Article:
c++/win32 - static and callback

I have a Window class with a callback on it.
So each instance (window) must have its own callback(so callback cannot be static), but “wc.lpfnWndProc” requires a “static” member.

The error:

error C2440: ‘=’ : cannot convert from ‘long (stdcall MYCLASS::*)(struct HWND *,unsigned int,unsigned int,long)’ to ‘long (stdcall *)(struct HWND *,unsigned int,unsigned int,long)’

So you want to have a single class with several wndproc functions to choose from? That doesn’t sound right. Or do you want to have a virtual wndproc and implement it in derived classes? That sounds better but it won’t work in your case.
How about storing the address of the window in the user data field? Then have a static callback function in the base class which grabs the address and calls the real callback function (implemented in the derived class).

Your callback must be a static member. The solution is to use a map, to map instances to member functions and to execute the appropriate method.

Frameworks like MFC and ATL do this automatically, so you don’t have to worry about all the WndProc rubbish.

C++ does this automatically. Your class methods are merely static C functions, and the C++ precompiler invisibly passes in an instance argument every time you call one.
The Win32 framework is a C interface, so you have to do this yourself.

>>> So each instance (window) must have its own callback(so callback cannot be static), but “wc.lpfnWndProc” requires a “static” member.<<<

Callbacks are static. They are your basic C style functions.


where function is declared static.


in createwindow you can give over an additional parameter, wich is the thispointer.
in the static messageproc you check for WM_NCCREATE and there, you look for this additional userparameter of createwindow (the CREATEWINDOWSTRUCT you ressieve in one param, i think the LPARAM). this this-pointer you got over there you store into your window with SetWindowLong(GWL_USERDATA,(long)_the_this_pointer_of_createwindow);

then, for all other messsages, use GetWindowLong(hwnd,GWL_USERDATA) to recieve the thispointer again, and call the nonstatic per window implemented HRESULT Window::WndProc(UINT msg,WPARAM wParam,LPARAM lParam);

thats the way that is the fastest and best one…

For MDI child windows, you need to pass a specific Windows struct as the lpParam parameter. I prefer to pass an actual CLIENTCREATESTRUCT but embellish with my own window pointer, something like:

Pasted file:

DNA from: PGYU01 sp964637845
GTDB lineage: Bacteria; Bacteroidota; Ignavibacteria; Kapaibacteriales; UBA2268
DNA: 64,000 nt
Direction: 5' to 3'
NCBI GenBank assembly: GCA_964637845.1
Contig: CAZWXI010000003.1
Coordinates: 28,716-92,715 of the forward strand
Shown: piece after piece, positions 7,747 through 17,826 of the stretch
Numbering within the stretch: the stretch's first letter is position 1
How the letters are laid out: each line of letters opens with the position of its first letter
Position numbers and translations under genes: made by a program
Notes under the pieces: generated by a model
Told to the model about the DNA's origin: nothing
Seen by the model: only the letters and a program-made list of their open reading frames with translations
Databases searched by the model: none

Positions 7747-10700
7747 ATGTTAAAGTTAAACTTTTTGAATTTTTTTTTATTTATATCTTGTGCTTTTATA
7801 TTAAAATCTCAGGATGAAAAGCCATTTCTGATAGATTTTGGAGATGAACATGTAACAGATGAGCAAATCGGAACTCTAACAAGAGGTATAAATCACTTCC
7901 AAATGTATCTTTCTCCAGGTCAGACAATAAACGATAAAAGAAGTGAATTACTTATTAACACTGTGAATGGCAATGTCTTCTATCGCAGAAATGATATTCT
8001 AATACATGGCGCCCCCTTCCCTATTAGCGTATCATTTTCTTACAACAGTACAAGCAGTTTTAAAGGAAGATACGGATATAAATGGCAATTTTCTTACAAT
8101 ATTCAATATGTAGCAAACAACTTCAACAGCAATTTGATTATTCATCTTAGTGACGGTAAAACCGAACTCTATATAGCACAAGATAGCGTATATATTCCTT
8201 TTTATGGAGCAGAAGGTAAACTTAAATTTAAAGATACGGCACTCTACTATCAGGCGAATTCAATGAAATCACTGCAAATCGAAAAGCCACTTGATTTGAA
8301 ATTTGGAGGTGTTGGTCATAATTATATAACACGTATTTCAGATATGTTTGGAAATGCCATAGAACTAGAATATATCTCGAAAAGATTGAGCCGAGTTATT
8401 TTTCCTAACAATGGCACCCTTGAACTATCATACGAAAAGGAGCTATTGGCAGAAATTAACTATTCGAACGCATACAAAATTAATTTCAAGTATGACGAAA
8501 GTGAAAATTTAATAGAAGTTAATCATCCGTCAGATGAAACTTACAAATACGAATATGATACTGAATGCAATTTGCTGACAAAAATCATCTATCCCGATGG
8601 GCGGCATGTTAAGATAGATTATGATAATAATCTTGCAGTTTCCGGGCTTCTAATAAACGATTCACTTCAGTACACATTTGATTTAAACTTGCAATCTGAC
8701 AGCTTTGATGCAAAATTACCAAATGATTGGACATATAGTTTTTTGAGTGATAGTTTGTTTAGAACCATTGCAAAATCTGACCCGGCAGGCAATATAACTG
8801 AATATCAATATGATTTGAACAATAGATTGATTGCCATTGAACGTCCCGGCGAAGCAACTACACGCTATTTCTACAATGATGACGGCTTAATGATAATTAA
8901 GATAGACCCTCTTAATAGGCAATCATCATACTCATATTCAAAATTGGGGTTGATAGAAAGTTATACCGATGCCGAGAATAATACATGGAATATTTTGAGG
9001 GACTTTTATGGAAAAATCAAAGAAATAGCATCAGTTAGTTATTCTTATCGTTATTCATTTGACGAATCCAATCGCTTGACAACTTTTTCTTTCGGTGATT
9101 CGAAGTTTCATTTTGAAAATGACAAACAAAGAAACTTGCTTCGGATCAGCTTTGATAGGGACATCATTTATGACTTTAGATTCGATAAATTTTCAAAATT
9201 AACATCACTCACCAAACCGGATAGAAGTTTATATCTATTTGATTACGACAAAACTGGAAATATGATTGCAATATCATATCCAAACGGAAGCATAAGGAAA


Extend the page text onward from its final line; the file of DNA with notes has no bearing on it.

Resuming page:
struct MyCreateStruct {
IMyWindow * window;

Then you pass &myStruct.mdiData as lpParam, and recover the pointer to MyCreateStruct inside NCCREATE using pointer arithmetic.


do you have an example?

Hey guys. please help me. I Know theres an simple and object oriented solution for this problem.

Thanks a lot;

have fun: http://www.itstudents.ch/users/dave/free/files/Window.zip
its now some time old, dunno. but it works…

it has more in than you want, but, its a working example


Because Win32 is a procedural interface, you have to interface with it procedurally. We’ve shown you two ways to minimize the procedural interface, both of which are good solutions to the problem of adapting the given procedural interface to some polymorphic interface of your choice.

The Win32 API requires that a window procedure be a C function with no this pointer. There is no way around this. Your options are:

  1. create a map that maps HWND’s to C++ Object pointers and have your window procedure use this map to forward the messages to the C++ objects - this is how MFC does it.
  2. do it the way ATL does it. - Basically what happens is that when the first message is received by a StartWindowProcedure, the C++ object that corresponds the the HWND is looked up and a thunk is created that hold’s the C++ objects this pointer. SetWindowLong is then used to sub-class the window to use the thunk as the window procedure. What the thunk does is to replace the HWND parameter with the this pointer, then jmp to a Window procedure that casts the hwnd parameter to a CWindow pointer and call the CWindow’s ProcessWindowMessage() method which is non-static. Hope this helps

Dslater, that sounded quite painfull. Does WTL do things any differently?

Davepermen, your method works VERY fine. Thanks.